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Saturday, May 24, 2014

Subcultural Deviance: The Poverty Pitfall

Subcultural Deviance: The Poverty Pitfall
The main causes of white-collar crime and blue-collar crime are criminals. While this sounds sarcastic, it should be noted that “data from Marvin Wolfgang's famous Philadelphia cohort study suggested that around 5 percent of offenders account for 40 percent of crimes “ (Center for Problem-Oriented Policing, 2014, para. 1). In addition, studies of convicted criminals show that “Within three years of release, 67.5% of the 1994 cohort were arrested for a new crime.” (Leipold, 2006, p.546)
This implies that most crime is committed by people that repeatedly commit crime. The question is then, what impels these people to break the law, over and over? A partial answer lies in anomie theory, which examines the stress in an individual caused by the conflict between achieving cultural goals and staying within institutional guidelines to achieve them A person has cultural goals such as success, wealth and station; a person that cannot achieve these goals within the institutional guidelines (the rules and norms of his society) will suffer from some internal strain which must be dealt with through one of five methods of adoption. The second method of adaption is innovation in which a person deals with this strain by achieving cultural goals while subverting or ignoring institutional guidelines. According to Merton, “when the aim of victory is shorn of its institutional trappings and success in contests becomes construed as 'winning the game' rather than 'winning through circumscribed modes of activity,' a premium is implicitly set upon the use, of illegitimate but technically efficient means.” (Williams & McShane, 1998, p.124).However, anomie theory ignores personal goals which are not always the same as cultural goals. Some criminals seek to hurt victims when they have already achieved the cultural goal of wealth. This may reflect an alpha need to dominate, or a hateful person “punishing” victims of different races, different social classes, or of the opposite sex. These could be considered as personal goals, and not cultural goals. Finally, it may be that criminals just can't control themselves to make legal free will decisions. Engel states "criminality is a time invariant personality trait, namely self-control" ( 2012, p.15)
There is not necessarily a difference in the causes of white-collar crime and blue-collar crime. There appears to be a bias in Positivist thinking of the Chicago School that poverty is a cause of crime. According to Williams & McShane, lower-class people are unable to teach their children not to steal. “...they [lower-class children]are also evaluated by adults who use a 'middle-class measuring rod,' a set of standards that are difficult for the lower-class child to attain. These standards include sharing, delaying gratification, setting long-range goals, and respecting others’ property. All of these things intrinsically relate to being brought up with property of one’s own and to having parents who know firsthand the future can be better and hard work pays off. None of these standards are necessarily self-evident to the parents of lower-class children, and they cannot be expected to lie to their children.” (2014, p.92) It may surprise Williams and McShane, but not all poor people are either criminals or welfare clients.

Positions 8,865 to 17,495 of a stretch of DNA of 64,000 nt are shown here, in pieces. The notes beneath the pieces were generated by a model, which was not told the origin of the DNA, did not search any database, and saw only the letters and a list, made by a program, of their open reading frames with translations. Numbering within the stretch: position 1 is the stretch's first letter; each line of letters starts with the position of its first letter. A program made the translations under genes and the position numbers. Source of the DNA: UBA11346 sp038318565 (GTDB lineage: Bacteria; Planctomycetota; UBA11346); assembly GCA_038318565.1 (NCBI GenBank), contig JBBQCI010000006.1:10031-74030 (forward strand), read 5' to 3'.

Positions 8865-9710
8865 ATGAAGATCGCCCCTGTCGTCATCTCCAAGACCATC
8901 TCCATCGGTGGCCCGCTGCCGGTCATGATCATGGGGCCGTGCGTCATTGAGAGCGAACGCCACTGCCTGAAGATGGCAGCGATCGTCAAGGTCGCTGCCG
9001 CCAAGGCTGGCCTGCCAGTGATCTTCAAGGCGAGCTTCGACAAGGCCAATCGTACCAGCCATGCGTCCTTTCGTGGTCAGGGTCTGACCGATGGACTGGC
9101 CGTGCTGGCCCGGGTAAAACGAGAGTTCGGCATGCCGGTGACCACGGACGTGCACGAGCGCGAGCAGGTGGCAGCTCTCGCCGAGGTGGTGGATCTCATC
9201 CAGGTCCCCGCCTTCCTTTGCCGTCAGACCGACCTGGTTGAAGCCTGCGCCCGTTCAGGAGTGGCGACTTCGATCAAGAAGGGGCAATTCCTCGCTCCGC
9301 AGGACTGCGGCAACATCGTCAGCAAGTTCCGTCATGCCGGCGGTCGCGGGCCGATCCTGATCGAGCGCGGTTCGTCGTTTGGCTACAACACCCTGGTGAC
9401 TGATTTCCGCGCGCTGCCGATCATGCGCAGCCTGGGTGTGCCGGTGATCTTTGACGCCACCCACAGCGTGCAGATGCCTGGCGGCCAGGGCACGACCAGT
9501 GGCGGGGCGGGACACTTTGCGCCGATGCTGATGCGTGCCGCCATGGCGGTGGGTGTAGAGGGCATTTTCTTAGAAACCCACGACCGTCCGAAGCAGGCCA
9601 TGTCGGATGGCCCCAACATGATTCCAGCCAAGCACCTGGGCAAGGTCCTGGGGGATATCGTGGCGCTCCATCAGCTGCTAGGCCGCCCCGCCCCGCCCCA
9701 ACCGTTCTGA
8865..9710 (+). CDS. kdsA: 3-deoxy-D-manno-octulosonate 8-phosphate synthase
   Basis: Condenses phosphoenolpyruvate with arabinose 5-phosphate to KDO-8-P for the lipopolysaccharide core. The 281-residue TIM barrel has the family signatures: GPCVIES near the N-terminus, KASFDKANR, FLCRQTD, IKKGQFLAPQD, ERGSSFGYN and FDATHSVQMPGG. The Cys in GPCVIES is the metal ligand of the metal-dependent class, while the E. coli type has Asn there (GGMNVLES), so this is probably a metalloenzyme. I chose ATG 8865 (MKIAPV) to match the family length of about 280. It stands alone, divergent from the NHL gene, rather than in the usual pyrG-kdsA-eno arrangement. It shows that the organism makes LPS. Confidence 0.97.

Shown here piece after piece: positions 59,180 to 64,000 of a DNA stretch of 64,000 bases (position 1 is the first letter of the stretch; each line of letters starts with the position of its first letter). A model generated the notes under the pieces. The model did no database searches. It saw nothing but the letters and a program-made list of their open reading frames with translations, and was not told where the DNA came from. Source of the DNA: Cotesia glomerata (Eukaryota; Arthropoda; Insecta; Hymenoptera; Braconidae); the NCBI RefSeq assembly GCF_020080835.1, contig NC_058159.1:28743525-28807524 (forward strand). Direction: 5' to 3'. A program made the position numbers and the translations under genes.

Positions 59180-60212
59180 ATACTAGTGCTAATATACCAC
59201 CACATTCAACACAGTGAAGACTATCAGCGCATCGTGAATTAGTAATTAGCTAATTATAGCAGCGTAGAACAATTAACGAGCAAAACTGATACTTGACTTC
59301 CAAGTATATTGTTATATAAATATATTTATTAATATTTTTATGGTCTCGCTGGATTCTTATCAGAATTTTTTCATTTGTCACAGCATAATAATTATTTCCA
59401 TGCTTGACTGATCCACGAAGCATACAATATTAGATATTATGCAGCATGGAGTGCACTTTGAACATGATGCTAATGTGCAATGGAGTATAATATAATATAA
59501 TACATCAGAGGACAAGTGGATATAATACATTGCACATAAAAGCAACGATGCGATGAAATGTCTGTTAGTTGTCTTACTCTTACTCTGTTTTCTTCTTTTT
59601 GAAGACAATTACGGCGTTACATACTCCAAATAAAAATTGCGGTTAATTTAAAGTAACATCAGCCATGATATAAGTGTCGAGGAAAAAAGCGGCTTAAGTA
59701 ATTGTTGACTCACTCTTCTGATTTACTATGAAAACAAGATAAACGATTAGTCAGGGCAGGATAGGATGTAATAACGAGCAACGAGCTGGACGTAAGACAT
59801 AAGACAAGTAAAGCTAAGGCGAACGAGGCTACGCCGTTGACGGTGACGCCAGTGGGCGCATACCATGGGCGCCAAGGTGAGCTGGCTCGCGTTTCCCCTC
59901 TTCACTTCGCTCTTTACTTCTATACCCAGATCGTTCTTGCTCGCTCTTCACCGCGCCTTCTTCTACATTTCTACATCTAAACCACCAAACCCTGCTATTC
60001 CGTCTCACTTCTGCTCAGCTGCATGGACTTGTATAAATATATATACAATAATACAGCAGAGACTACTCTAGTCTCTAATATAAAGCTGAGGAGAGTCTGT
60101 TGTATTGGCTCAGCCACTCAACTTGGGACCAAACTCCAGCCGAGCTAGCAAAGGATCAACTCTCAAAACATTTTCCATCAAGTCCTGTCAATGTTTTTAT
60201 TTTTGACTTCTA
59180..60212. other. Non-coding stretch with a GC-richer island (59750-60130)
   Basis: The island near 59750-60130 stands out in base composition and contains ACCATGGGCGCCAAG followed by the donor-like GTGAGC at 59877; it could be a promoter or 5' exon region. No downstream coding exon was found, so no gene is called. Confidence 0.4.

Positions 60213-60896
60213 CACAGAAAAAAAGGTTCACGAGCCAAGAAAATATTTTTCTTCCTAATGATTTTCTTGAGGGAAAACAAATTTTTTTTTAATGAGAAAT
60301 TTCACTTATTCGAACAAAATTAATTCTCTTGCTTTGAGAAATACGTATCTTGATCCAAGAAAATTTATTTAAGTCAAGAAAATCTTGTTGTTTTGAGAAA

There is a commonality to the sociological theories that criminal behavior is a learned behavior. Differential association theory stresses that criminal tools and values are taught by intimate groups; although focal concern, subculture theory, and differential opportunity theory focus on juveline delinquents and gang culture, the concept that criminal behavior is more likely to be learned in subcultures that are oriented towards criminal activity, This can also be related to differential association theory if we assume that the intimate persoanl group is part of the subculture. It is important to note that subcultures do not have to be gangs of poor youth. The Enron situation provides us with an example of a corporate executive subculture based on criminality. “A lot can be said about the culture that the leaders at Enron created. 'They set the wrong role models, rewarded risky rule breaking and created a ‘win-at-all-cost’ system.” (Khedekar, 2010, p.166). A second counter example can be found in the treason of Boyce and Lee, members of the middle-class that established their own subculture based in spying. It can be argued then that some subcultures, which can be defined in terms of neighborhoods or localities, companies, and social groups, can indeed be more prone to criminal activity. Let us use with the example of the Ivy League and it's graduates. From Travelgate to the Gorelick Wall to the TARP “bailout” scheme, from Gorelick to Geithner (and a book could be written solely on Jamie Gorelick's blundering from scandal to scandal), Ivy League graduates can be found at the center of every business and political scandal or disaster America has dealt with for the last thirty years, if not longer. How can this be accounted for in terms of learned behavior? In 2013, cheating scandals erupted amongst the Ivy league schools at Barnard, Columbia, and Harvard, an issue discussed by Liz Crocker in the article “The Ivy League’s Cheating Problem” (2013) Bur where would the students learn such behavior? From these institutions themselves, possibly? “Pulitzer Prize-winning former Wall Street Journal reporter Daniel Golden published The Price of Admission, a devastating account of the corrupt admissions practices at so many of our leading universities “ (Unz, 2012, para.6) Thus it can be argued both that criminality can be caused from learned behavior in a subculture, and that the subculture does not necessarily have to be poor.